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Concord lawyer asks judge to throw out prostitution, hindering charges

Union Leader Correspondent

March 05. 2013 9:13PM


BRENTWOOD - A Concord lawyer charged with hiring a prostitute and later tipping her off that she was under police surveillance is arguing that police did not have enough evidence to pull him over after he was seen leaving a hotel room.

Richard Mooney, 53, of Bow has asked a judge to dismiss misdemeanor charges of prostitution and hindering apprehension before his April 1 trial in Rockingham County Superior Court. Mooney appealed his case from 10th Circuit Court in Salem last March, so it could be heard by a jury.

If a judge decides that Salem police did not have enough legal justification to stop Mooney's car, then the charges may have to be dropped. Defense attorney Howard Roever is asking Judge Marguerite Wageling to dismiss the case without a hearing. Prosecutors have yet to respond to Mooney's claim.

Mooney was charged by Salem police after an investigation on June 13, 2011. Police began surveillance at two local hotels after receiving a tip that a woman named "Ashley" began advertising her services on the website, according to court documents.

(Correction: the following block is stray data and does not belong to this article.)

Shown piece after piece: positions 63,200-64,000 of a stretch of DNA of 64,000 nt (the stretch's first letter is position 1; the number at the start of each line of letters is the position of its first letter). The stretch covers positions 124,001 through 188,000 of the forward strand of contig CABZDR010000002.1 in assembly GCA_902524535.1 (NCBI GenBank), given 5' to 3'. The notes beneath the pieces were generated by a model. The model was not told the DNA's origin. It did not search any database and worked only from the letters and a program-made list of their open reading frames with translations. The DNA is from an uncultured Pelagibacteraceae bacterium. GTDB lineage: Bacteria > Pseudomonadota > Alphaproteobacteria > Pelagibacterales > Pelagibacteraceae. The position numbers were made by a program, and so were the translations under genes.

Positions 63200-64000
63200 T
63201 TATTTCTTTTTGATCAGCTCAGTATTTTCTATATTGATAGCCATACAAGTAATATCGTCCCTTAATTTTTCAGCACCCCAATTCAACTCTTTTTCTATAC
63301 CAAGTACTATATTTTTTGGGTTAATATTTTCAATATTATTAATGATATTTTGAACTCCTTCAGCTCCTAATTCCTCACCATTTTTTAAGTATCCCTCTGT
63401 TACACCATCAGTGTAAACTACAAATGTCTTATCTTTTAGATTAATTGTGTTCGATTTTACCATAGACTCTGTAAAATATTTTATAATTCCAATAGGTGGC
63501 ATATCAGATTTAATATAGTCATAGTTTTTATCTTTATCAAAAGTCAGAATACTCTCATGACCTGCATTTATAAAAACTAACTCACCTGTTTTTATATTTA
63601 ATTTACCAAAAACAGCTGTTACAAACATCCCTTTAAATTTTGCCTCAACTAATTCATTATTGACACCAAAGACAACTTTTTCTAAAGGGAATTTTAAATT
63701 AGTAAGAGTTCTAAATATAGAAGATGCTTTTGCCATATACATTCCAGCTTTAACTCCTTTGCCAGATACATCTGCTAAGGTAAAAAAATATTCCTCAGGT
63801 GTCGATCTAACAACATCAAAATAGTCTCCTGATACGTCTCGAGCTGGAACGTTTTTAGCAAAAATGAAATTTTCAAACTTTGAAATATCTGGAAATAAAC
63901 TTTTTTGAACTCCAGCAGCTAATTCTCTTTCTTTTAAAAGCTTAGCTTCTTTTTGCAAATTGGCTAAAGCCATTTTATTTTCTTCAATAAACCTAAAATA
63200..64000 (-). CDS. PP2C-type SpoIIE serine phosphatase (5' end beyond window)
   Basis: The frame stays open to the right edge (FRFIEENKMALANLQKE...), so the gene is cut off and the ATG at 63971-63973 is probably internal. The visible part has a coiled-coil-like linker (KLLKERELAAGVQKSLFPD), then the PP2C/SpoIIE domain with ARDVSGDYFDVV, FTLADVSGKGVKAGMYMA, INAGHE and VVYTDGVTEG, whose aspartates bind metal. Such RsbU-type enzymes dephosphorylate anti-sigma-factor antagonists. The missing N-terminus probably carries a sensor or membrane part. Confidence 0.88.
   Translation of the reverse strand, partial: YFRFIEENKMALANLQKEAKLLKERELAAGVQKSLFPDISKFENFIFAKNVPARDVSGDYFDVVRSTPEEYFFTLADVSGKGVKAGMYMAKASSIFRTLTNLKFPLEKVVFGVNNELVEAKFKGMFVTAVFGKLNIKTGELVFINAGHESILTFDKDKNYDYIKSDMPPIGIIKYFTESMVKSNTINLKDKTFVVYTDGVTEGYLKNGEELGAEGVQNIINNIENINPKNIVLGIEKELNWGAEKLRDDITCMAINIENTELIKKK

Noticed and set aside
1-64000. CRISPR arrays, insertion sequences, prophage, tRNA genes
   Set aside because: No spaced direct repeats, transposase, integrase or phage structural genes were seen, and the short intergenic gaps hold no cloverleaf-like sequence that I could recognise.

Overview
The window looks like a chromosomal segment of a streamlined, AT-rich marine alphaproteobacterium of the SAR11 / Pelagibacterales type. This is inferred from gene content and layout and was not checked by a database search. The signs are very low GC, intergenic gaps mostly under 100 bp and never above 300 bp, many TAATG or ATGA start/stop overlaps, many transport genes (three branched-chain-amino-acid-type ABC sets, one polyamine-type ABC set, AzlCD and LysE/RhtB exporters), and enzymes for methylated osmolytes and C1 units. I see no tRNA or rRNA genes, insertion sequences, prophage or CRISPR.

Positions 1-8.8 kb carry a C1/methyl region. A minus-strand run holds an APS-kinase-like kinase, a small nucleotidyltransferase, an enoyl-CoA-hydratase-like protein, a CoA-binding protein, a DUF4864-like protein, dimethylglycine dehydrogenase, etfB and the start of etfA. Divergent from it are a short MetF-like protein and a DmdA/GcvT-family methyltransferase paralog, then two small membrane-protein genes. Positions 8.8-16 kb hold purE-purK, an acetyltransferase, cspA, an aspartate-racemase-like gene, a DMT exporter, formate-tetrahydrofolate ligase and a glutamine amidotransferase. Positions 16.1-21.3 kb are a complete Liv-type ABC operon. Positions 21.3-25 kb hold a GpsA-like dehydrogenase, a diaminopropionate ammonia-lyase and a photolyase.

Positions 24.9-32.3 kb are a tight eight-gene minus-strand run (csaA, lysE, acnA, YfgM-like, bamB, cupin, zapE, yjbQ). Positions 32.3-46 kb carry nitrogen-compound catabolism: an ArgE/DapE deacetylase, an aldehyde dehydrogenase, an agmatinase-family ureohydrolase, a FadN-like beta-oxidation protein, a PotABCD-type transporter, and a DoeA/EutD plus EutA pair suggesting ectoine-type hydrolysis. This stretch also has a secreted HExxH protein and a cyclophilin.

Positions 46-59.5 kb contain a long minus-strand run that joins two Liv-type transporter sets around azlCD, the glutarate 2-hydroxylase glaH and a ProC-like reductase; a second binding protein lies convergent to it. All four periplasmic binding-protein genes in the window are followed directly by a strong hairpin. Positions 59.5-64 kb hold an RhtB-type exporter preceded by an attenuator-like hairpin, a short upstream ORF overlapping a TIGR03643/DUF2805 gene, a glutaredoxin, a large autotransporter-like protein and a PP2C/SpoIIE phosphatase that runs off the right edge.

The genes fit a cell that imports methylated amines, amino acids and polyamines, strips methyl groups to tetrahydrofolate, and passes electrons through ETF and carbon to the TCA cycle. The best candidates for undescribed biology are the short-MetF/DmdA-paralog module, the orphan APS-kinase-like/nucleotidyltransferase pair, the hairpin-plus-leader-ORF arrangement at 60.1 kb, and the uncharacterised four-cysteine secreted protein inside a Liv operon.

A detective spotted Mooney's vehicle pull into a parking spot in front of the hotel, enter a room and leave a short time later.

"The fact that a middle-aged male entered and left Room 145 could not form the necessary basis to later initiate a traffic stop under the circumstances," Roever said in a court motion.

One hotel manager told police that she suspected there was "illegal activity" happening in three of the rooms rented by a man. But the detective watching Mooney, "saw no other activities in any of the room(s) that would confirm the information supplied by the motel manager that there was 'heavy traffic' in the rooms rented .indicating criminal activity," according to Roever.

Police said that Mooney refused to speak with them after being pulled over in his car and identified by officers. But the prostitute, police said, told detectives that Mooney called her moments after his encounter with police officers to warn her that she was being watched by law enforcement.

The woman was given limited immunity in exchange for her sworn testimony, according to prosecutors. She was not charged in the case. Her testimony cannot be used against her so long as she testifies truthfully during the trial, court records say.

Mooney is facing two Class A misdemeanors, each punishable by up to a year in county jail and a $2,000 fine.

No hearing date has been set on Mooney's argument about the evidence.

Crime, law and justice Concord Salem


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